by Ana Maria
As I think of the American Dream, what comes to mind mostly is owning my own home. For some their home would be a ranch style home on ¼ of an acre. Others want more yard or a big home, in the country or ’burbs or city, in the mountains or at the bottom of ‘em, near a lake, on the river, near an ocean. Talking about owning a home will bring up plenty of topics to discuss from whose the best homebuilder in the area to the best appliances to the school system that kids will attend to carpet samples. None of it particularly sexy, but all of it enveloped in a belief so wedded to our most deeply held beliefs as Americans that we get almost giddy when we hear about someone buying their first home. Owning a home is the quintessential attainment of a very real piece of the American Dream.
Last week’s decision from the Federal 5th Circuit Court of Appeals allowing insurance companies to make good on the finely printed clause was a horrendous blow to home and business owners whose properties were destroyed when Katrina’s nasty winds blew away at over 135 miles per hour for hours on end. The insurance companies made their argument that their little known clause exempted them from being legally responsible for wind damage if water also came on the property. The federal appeals court bought it, and in so doing helped to hasten a slow painful death of this very central part of the American Dream.
The “gotcha” clause, as I call it, is the “concurrent clause” which essentially states that if a home or business is damaged by wind AND by water, the insurance company doesn’t have to pay a cent for the damage that wind causes. Surely to goodness, insurance companies didn’t emphasize this “gotcha” clause when training its agents. Clearly, emphasizing the “gotcha” clause was not a central part of the routine pitch to clients. After all, how many policies would these esteemed companies have sold if their agents had been directed to state flat out to prospective customers something along the following.
“I want you to understand fully that I will gladly sell you homeowner/ business owner insurance which includes wind damage from a hurricane. Now, this clause right here—see its in tiny letters, yeah this clause basically states that if a drop of water comes on the property, we do not pay you a penny. We’ll pay if the hurricane is only wind AND you can prove that no water touched the property.”Around here, any one of us from any ethnic or racial background whether we’re young or old, rich or poor, well educated or not would have come back with something like this.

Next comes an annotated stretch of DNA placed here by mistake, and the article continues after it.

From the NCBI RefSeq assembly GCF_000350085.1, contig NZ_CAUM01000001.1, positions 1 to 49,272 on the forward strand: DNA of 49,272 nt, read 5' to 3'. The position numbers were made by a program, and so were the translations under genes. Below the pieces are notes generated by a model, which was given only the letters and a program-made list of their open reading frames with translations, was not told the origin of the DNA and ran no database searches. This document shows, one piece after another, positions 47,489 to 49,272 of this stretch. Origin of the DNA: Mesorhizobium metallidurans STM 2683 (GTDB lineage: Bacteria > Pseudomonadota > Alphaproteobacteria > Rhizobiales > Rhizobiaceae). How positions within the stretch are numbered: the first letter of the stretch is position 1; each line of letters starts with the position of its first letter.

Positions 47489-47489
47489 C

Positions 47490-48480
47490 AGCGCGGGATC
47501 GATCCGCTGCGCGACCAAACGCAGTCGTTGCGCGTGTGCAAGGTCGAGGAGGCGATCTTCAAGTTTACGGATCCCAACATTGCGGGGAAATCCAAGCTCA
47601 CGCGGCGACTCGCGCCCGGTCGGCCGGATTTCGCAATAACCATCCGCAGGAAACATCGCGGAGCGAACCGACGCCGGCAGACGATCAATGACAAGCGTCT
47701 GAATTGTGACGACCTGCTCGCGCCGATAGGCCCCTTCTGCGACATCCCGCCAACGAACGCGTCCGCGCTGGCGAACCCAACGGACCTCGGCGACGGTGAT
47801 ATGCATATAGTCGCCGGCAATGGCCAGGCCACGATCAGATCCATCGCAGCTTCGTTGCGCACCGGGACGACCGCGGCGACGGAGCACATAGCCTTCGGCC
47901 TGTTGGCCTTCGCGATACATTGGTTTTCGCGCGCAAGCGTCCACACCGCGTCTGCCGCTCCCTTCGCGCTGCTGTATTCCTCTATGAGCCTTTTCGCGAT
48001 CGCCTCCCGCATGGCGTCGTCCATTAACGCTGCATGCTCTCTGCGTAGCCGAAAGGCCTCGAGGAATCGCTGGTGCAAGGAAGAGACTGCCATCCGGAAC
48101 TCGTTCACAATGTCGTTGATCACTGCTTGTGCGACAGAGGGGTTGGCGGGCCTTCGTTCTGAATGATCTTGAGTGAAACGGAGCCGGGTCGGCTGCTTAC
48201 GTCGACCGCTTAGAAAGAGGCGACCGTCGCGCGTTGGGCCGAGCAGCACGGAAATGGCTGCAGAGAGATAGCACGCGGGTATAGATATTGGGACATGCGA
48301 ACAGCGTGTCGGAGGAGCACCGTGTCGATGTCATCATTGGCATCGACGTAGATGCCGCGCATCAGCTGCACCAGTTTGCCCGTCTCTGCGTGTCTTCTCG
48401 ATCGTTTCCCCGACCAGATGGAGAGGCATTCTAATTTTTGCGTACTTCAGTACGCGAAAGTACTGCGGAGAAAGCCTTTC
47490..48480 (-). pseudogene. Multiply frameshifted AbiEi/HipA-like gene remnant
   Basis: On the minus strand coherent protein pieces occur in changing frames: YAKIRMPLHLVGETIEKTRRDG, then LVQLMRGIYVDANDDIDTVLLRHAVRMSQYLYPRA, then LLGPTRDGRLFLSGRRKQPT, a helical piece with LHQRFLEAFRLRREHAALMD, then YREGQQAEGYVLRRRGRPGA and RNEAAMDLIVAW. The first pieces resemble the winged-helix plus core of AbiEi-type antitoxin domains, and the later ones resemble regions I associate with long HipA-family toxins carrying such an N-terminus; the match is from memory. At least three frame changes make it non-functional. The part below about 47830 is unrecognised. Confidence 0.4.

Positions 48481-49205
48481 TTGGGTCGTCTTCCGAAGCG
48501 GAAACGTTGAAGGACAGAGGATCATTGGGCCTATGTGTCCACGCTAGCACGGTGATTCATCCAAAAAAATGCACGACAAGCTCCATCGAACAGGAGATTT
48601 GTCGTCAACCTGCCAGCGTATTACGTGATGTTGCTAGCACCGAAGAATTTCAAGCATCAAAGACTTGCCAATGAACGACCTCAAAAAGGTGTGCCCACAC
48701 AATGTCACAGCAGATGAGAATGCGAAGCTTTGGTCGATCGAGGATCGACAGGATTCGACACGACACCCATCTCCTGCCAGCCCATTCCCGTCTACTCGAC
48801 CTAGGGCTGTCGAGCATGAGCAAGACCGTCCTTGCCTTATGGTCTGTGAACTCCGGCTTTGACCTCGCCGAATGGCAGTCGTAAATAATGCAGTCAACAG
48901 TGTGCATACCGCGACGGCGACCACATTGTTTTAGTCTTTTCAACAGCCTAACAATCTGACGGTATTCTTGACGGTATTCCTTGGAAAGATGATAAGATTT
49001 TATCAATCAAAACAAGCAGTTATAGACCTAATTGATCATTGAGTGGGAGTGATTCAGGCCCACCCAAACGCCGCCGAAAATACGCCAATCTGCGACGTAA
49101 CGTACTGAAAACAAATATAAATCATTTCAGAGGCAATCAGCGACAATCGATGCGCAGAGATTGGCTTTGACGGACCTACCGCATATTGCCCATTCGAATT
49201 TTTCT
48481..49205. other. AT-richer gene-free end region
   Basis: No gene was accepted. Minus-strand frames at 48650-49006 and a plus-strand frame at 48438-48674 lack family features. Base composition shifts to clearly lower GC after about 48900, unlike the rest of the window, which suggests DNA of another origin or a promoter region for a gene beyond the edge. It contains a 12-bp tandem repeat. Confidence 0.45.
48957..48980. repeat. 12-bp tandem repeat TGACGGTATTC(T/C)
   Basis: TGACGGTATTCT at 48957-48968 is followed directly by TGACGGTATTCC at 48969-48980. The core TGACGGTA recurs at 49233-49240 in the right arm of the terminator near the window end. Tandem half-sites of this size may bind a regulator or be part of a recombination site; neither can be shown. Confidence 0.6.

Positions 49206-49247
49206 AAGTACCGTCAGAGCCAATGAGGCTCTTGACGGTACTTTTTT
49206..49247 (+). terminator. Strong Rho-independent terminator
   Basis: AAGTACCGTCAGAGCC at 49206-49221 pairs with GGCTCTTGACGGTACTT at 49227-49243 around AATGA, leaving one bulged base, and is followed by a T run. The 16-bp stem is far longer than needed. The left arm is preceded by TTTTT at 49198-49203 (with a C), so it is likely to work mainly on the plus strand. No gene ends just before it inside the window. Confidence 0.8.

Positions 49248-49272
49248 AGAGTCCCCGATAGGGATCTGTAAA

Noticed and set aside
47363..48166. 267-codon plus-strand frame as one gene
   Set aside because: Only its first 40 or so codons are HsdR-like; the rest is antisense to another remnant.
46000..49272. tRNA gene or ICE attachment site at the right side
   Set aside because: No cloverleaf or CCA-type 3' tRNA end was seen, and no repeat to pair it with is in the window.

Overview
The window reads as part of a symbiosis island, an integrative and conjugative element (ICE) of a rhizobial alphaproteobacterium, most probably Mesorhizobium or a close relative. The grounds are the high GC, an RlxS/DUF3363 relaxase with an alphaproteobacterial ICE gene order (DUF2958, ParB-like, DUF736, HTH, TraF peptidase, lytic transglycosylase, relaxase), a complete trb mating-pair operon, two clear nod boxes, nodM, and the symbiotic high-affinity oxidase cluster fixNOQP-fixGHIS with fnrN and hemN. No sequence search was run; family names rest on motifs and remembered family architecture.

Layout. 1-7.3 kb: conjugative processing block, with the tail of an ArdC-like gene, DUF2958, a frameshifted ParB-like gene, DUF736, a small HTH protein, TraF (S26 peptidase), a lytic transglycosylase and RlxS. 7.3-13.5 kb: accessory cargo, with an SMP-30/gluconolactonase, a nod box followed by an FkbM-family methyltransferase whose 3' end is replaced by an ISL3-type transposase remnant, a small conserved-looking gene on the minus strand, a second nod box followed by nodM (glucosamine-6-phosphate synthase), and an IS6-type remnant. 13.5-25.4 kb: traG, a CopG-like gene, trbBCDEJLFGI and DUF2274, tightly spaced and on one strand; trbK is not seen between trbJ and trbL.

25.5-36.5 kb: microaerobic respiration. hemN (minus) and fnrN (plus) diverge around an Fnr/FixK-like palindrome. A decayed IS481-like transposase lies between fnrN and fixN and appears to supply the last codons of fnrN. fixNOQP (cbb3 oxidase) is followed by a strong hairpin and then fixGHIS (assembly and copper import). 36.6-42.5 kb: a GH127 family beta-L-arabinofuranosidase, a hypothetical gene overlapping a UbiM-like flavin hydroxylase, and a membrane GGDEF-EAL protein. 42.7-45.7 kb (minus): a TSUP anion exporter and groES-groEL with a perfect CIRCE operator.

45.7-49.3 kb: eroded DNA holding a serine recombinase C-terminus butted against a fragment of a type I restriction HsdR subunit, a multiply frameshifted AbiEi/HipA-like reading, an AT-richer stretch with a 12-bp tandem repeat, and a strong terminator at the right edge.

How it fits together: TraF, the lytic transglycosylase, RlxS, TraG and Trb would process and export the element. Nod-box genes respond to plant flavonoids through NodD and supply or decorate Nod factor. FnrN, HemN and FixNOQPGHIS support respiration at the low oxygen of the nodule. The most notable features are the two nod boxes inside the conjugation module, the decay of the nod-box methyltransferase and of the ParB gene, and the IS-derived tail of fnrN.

“What are you talking about?! There is no such thing as a hurricane without water. A hurricane without water is called a tornado, fool. What’s this nonsense that if there is damage by both wind and water, you are not going to pay for the damages caused by wind. What kind of idiot do you think I am, coming up in here in my home trying to take my money like that?! You’re the idiot.
Why don’t you go on and get out of here. That’s right. Get out of my house and go find you a real job, a respectable job. Quit this snake oil sales job you got. And don’t let me see you bothering my neighbors or my family. I’ll get after you. I’ll run you off. Now, go on and get out!”Yeah, we don’t cotton that kind of snake oil sales garbage. You know what? Neither does the rest of the country.
But that is what the insurance industry has been allowed to get away with. They have sold policies throughout the Southeast from Texas to Florida up the east coast telling home and business owners that when it comes to wind damage, they are covered and that as long as they get flood insurance, not to worry. As has been documented in plenty of news stories and in many of my entries, two major problems come with that.
First, flood insurance is not always available to folks. My neighborhood is not in a flood zone. A business owner around the corner asked about flood insurance and was told he couldn’t get it because . . . he is not in a flood zone. Can’t buy what won’t be sold to you.
Secondly—and this is really the big bugaboo, the federal government contracted with the private insurance industry to adjudicate the flood claims to determine the extent of the damage that flooding caused. These same private insurance claims adjusters also determine the extent to which their own private companies, companies that are paying their salaries, are financially responsible for the damages that wind caused. This scenario set up a conflict of interest, the perfect storm through which to transfer wind damage costs to the federal flood insurance program and stiff the customers who didn’t have flood insurance because, well, they weren’t in a flood zone.